And faced with this alarming prospect, what is our response to be? Jesus calls us to be prepared, like bridesmaids waiting for the arrival of the groom; put our faith into bold and risky action, like the servants who were entrusted with their master’s wealth; and in today’s parable, show compassion to those at the margins of society – the hungry, the thirsty, the stranger, the naked, the sick, the prisoner.

But there is more to this parable than a simple call to compassion. At the heart of the parable is a surprise. In fact one commentator, Brian Stoffregan, suggests that rather than calling this parable “The Final Judgment” a better title might be “The Great Surprise”. He writes:

“Small, seemingly insignificant and forgotten deeds done in everyday living are lifted up as service to Jesus himself.  The sheep in the parable today were surprised – unaware of the good things they were doing.  Their ministry had become a natural response to being a part of Christ’s family, a natural outflowing of life, an internalized faith and lifestyle – so much so that they were unaware of the good works they were doing as they shared God’s love.”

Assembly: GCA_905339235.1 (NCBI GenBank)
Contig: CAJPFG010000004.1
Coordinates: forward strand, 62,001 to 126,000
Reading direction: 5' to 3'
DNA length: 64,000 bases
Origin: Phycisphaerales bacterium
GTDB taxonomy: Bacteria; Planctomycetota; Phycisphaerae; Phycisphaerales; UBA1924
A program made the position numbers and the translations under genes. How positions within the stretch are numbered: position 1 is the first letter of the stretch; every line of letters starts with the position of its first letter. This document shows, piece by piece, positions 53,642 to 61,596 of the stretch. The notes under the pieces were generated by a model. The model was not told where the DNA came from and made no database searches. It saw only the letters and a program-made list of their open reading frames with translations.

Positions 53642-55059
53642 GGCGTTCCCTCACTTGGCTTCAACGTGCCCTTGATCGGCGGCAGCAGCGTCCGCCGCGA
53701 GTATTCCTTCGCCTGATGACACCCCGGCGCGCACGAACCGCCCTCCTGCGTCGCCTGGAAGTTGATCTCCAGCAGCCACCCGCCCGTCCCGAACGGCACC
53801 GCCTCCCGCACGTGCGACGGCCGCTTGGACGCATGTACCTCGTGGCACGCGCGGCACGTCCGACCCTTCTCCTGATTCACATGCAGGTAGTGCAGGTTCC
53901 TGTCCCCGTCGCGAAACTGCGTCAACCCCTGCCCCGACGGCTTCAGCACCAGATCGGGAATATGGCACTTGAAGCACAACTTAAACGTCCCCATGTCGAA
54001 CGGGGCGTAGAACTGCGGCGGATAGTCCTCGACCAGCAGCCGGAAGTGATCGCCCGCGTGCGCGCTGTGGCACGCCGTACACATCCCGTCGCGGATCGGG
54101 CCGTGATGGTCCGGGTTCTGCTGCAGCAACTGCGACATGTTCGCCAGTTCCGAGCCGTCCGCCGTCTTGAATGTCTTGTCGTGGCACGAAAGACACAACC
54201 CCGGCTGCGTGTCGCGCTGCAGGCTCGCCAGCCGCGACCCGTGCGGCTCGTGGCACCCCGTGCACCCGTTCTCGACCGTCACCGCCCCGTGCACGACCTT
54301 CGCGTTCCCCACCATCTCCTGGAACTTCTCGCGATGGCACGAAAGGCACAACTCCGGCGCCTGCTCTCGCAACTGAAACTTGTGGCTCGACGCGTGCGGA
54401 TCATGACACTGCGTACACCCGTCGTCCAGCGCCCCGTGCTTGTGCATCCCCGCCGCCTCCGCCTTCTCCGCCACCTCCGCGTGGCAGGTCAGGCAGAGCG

In other words the sheep are surprised – surprised that through such ordinary acts they have been ministering not only to others, but to Christ himself. And on the other hand, the goats are also surprised – surprised that by their lack of love for their neighbour, they have missed the opportunity to serve Christ himself.

Notice by the way that those on the left aren’t judged because of something they do. They are judged because of something they don’t do. It would seem that sins of omission can be just as deadly as sins of commission. The good things we don’t do can be as dangerous to our spiritual health as the bad things we do do. That is why one traditional prayer of confession has the words: